Bible Verse of the Day

Proverbs 17:9
“Whoever would foster love covers over an offense, but whoever repeats the matter separates close friends.”

Brought to you by Copyright (C) NIV. All Rights Reserved.
AYP February 2015

Grace, mercy and peace from Christ our Lord be with you all. Amen.

You are going to be hearing a lot about a variety of different things in the coming future. You will be hearing about changing denominations, you will be hearing about the new church council, you will be hearing about all the plans that we are trying to implement here at the church. You will even be hearing about one thing that is probably the scariest of them all. Stewardship.

Stewardship is one of those things that scares everyone, because it talks about one of those things that is close to our hearts, and we perceive to be most private. Our money.

Well here are some things you may not have known.

  • Money is mentioned more than 800 times in the Bible, and 146 times in the New Testament alone.
  • Jesus talked about money more than he talked about heaven and hell… combined.
  • Jesus talked about money more than anything else except the Kingdom of God.
  • 11 of 39 parables talk about money.
  • One out of every seven verses in the Gospel of Luke talk about money.
  • About 25% of Jesus’ teaching in the Gospels relates to money, stewardship and the resources that God has given to us.

So why does Jesus talk so much about money? There Is A Direct Correlation Between What We Do With Our Money And What We Truly Believe. Jesus said, “Where your treasure is, there will your heart be also” (Luke 12:34). In other words, where and how we spend our money is a reflection of where our heart is.

I think we can all agree that the world does not tell us how to spend our money according to biblical principles. So where else will we hear this? It needs to come from the church. But if you think pastors and churches talk too much about money, and ask people to give too often, consider these facts:

  • Only 4% of Americans tithe (give 10% of their income to their church) according to a 2011 survey by the Barna Group.
  • 25% of American Christians gave away no money at all (according to a 2008 Christianity Today article – from which the following points are also taken).
  • The average regularly attending churchgoer gives 6% of after-tax income (but it was noted that this figure is skewed by a handful of very generous givers).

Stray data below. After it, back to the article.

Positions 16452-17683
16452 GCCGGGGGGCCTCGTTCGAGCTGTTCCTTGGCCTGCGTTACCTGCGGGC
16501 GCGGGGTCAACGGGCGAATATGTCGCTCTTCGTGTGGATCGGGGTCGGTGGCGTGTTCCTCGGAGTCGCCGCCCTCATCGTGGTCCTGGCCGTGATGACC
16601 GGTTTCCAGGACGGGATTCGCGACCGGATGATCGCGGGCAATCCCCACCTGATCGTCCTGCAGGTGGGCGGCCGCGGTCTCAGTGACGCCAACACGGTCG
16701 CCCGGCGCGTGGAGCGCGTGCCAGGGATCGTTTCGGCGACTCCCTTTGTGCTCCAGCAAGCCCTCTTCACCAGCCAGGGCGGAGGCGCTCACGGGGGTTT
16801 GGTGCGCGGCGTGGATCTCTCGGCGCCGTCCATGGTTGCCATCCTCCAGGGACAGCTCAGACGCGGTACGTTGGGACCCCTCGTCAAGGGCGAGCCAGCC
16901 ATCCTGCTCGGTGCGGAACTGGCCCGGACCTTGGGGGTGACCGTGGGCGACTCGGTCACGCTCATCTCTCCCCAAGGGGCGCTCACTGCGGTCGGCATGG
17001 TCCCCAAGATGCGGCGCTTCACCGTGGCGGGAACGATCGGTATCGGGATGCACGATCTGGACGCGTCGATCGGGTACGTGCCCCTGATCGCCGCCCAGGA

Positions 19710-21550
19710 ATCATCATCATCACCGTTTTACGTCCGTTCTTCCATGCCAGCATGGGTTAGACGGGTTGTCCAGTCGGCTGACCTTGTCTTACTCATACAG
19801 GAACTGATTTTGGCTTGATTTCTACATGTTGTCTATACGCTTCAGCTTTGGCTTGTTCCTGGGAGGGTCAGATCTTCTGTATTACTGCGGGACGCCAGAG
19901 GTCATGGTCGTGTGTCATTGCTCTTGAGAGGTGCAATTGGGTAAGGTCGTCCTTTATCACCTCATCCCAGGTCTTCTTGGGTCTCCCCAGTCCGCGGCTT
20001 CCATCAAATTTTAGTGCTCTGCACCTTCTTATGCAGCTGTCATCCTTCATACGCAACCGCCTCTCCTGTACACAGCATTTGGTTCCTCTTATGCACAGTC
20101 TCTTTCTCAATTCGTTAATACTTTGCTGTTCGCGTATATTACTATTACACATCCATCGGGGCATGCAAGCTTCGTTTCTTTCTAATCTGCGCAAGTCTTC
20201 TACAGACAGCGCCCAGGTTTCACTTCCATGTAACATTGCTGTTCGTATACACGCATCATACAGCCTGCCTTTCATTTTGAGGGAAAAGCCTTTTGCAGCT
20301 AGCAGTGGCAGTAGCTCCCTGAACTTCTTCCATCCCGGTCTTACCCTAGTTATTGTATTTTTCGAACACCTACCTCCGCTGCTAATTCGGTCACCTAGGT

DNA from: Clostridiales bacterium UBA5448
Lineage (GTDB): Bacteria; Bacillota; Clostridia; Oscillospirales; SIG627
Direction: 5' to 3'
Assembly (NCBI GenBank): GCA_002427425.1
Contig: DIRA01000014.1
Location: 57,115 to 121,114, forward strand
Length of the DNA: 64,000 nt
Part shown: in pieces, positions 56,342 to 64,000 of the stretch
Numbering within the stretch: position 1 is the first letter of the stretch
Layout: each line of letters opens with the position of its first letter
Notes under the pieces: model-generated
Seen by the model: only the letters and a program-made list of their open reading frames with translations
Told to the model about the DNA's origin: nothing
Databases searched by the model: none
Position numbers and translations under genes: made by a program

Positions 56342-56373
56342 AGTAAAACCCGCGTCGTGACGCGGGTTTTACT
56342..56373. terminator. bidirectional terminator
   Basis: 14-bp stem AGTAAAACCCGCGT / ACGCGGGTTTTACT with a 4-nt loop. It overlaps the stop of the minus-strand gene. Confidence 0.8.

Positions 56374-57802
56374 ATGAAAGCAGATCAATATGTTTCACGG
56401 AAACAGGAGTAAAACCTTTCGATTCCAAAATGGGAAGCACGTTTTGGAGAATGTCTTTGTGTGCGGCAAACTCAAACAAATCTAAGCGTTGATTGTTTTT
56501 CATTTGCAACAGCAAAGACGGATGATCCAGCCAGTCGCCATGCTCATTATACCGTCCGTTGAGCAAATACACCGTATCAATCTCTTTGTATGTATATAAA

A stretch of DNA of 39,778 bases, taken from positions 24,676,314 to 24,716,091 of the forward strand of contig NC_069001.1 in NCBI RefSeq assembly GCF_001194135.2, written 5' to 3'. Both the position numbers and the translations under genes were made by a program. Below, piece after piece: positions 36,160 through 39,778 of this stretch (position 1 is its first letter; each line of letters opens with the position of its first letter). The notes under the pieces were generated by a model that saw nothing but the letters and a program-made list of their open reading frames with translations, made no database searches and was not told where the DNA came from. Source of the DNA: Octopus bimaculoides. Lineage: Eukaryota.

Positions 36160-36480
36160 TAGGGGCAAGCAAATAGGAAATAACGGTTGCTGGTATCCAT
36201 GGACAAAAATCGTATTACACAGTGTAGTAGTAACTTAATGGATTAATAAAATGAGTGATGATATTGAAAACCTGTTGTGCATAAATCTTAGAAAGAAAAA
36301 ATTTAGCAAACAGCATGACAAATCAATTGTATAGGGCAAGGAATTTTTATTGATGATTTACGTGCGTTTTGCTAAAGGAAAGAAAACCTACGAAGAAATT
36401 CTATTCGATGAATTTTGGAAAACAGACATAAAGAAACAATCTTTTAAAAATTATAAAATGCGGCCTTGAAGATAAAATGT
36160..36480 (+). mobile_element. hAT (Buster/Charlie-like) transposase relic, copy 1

• The median annual giving for an American Christian is $200 – just over half a percent of after-tax income!
  • About 5% of American Christians provide 60% of the money churches receive (it’s these people who skew the average mentioned above).

What this tells us, I believe, is that few Christians really believe that their money belongs to God and that they are stewards of the resources He has chosen to entrust to them. Few make a priority commitment to give from the heart. Most of us just “tip” God by dropping a few coins or bills in the plate here and there.

I believe pastors and churches probably wouldn’t need to ask for money if all Christians gave at least the 10% tithe. A church has tested this assumption by holding a “Tithing Demonstration Weekend”, where they asked everyone to tithe 10% of the income they earned that week. Their goal was to see how much money would be received if everyone tithed. They found that their income increased by nearly 50%! They also challenged non-tithers to a 90 day Tithing Challenge to give tithing a try for 90 days and see what would happen in their lives as a result. After the challenge, they heard amazing stories of how people grew in their faith and watched God provide for their needs when they committed to giving Him at least 10%.

Now I am not going to ask you to do that… I want you to WANT to do that. If you cant give 10%, don’t… but take a serious look at your budget, and see if you could afford to give maybe 5%. Or whatever percentage you can realistically give.

We all realize that it takes money to do things; well it also takes money for the church to go and grow. As one Pastor once said as he was addressing his congregation about stewardship, “I have good news and bad news… The good news, is that there is plenty of money to do everything that we want to this year here in the church. The bad news is that it is still in your pockets.”

The other thing that I will be doing in the near future, is sending everyone a time and talents sheet. This will be asking you all to let us know what it is you enjoy doing, what it is you have a talent for doing and asking if you would be willing to share this with the church. It can be a hobby, or what you did as a profession. Or if you even have an aptitude for something, such as cooking, or sewing, quilting, finance, construction, plumbing, electrical work… the list goes on and on… This is also part of stewardship… something that I hope to make a less scary word for us all in the near future.


Pastor Paul D. Hansen

Last Updated on Sunday, 03 May 2015 23:28